Alisa Sivak, MA(Ed), is Managing Editor of Contact Lens Update and Head of Knowledge Translation at the Centre for Ocular Research & Education, in the School of Optometry & Vision Science at the University of Waterloo.
Collaboration between pharmacists and optometrists is inconsistent despite significant overlap when it comes to concerns relating to patient needs. We know that much of the population does not seek regular eye care for a variety of reasons, including limited understanding of the importance of eye care1,2,3,4 and a lack of awareness that eye problems do not always have clear symptoms.5,6,7,8 In light of these patterns, it is not surprising that consumers often consult pharmacists when it comes to eye conditions.9,10 In some regions, pharmacists have direct prescribing authority.11,12,13
An interdisciplinary team of pharmacists, eye care specialists and curriculum designers from the University of Waterloo agreed that overlap between these two professions warranted the development of a continuing education program designed to share profession-specific knowledge to enhance patient care and improve health outcomes.14 As they are often the first point of contact for eye care questions, pharmacists would benefit from understanding an eye care perspective. As optometrists often recommend pharmaceutical products to patients, they would also benefit from a deeper understanding of the pharmacist’s perspective, including the specialized knowledge, awareness of common constraints to treatment adherence and potential drug interactions.
The resulting online course includes four COPE-approved modules focusing on:
- Interprofessional collaboration
- Contact lens red eye
- Contact lens solutions
- Dry eye
In addition to drawing on the most up-to-date information, including the most recent report from the Tear Film & Ocular Surface Society’s Dry Eye Workshop (DEWS 2), this high impact course includes clinical insights from practitioners, scripted videos simulating interactions between patients and practitioners, the development of new frameworks incorporating optometrist and pharmacist perspectives, and high resolution ocular images. Click here for more information about registration and cost.
- Irving EL, Harris JD, et al. Value of routine eye examinations in asymptomatic patients. Optom Vis Sci. 2016;93(7): 660-6.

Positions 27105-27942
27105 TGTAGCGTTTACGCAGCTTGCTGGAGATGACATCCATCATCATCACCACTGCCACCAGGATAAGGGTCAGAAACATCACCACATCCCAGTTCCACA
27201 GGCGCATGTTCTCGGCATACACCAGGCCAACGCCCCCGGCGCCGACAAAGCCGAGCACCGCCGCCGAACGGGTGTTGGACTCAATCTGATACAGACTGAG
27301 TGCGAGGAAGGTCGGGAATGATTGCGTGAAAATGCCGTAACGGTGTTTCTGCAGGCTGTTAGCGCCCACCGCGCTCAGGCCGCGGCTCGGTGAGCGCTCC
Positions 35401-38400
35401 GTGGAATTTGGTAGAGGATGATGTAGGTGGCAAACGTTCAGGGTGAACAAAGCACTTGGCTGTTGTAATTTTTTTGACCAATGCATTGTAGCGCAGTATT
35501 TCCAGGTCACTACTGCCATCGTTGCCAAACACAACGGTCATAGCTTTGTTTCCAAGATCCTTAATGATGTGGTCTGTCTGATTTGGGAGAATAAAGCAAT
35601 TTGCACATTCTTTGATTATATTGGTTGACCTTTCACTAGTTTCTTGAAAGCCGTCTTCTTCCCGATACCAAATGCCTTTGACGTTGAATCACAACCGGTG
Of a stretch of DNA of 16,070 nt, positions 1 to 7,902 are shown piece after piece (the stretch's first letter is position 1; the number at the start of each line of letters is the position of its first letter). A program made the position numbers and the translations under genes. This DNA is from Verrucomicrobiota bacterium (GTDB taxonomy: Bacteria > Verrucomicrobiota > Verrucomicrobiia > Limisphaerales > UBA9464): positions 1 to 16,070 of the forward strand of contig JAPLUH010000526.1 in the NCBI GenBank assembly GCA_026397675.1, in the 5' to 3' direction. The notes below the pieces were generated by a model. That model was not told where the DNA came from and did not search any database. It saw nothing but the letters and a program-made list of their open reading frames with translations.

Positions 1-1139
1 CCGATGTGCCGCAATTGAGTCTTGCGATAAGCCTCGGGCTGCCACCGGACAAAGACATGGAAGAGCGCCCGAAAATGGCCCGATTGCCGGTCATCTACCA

- Derk BA, Dapic NK, et al. Ophthalmologist in patients’ eyes. Coll Antropol. 2005;29(Suppl 1):85-9.
- Shickle D, Griffin M. Why don’t older adults in England go to have their eyes examined? Ophthalmic Physiol Opt. 2014;34(1): 38-45.
- Irving EL, Sivak AM, Spafford MM. “I can see fine”: patient knowledge of eye care. Ophthalmic Physiol Opt. 2018;38(4): 422-31.
- Balasubramaniam SM, Kumar DS, et al. Factors affecting eye care-seeking behavior of parents for their children. Optom Vis Sci. 2013;90(10): 1138-42.
- Shickle D, Griffin M, et al. Why don’t younger adults in England go to have their eyes examined? Ophthalmic Physiol Opt. 2014;34(1): 30-7.
- Alexander RL,Jr, Miller NA, et al. Factors that influence the receipt of eye care. Am J Health Behav. 2008;32(5): 547-56.
- Pharmacy Practice+ 2016 survey on OTC counselling and recommendations. Pharmacy Practice+. 2017;4(3): 60
- Hardy N, Hodgkins P, et al. Counterprescribing for ophthalmic conditions: a survey of community pharmacists. Int J Pharm Pract. 1993;2(2): 104-6.
- Stewart DC, George J, et al. Views of pharmacist prescribers, doctors and patients on pharmacist prescribing implementation. Int J Pharm Prac. 2010;17(2): 89-94.
- Law MR, Ma T, Fisher J, et al. Independent pharmacist prescribing in Canada. Can Pharm J. 2012;145(1): 17-23.
- Emmerton L, Marriott J, et al. Pharmacists and prescribing rights: review of international developments. J Pharm Sci. 2005;8(2): 217-25.
- Canadian Inter-professional Health Collaborative. A National Inter-professional Competency Framework, 2010.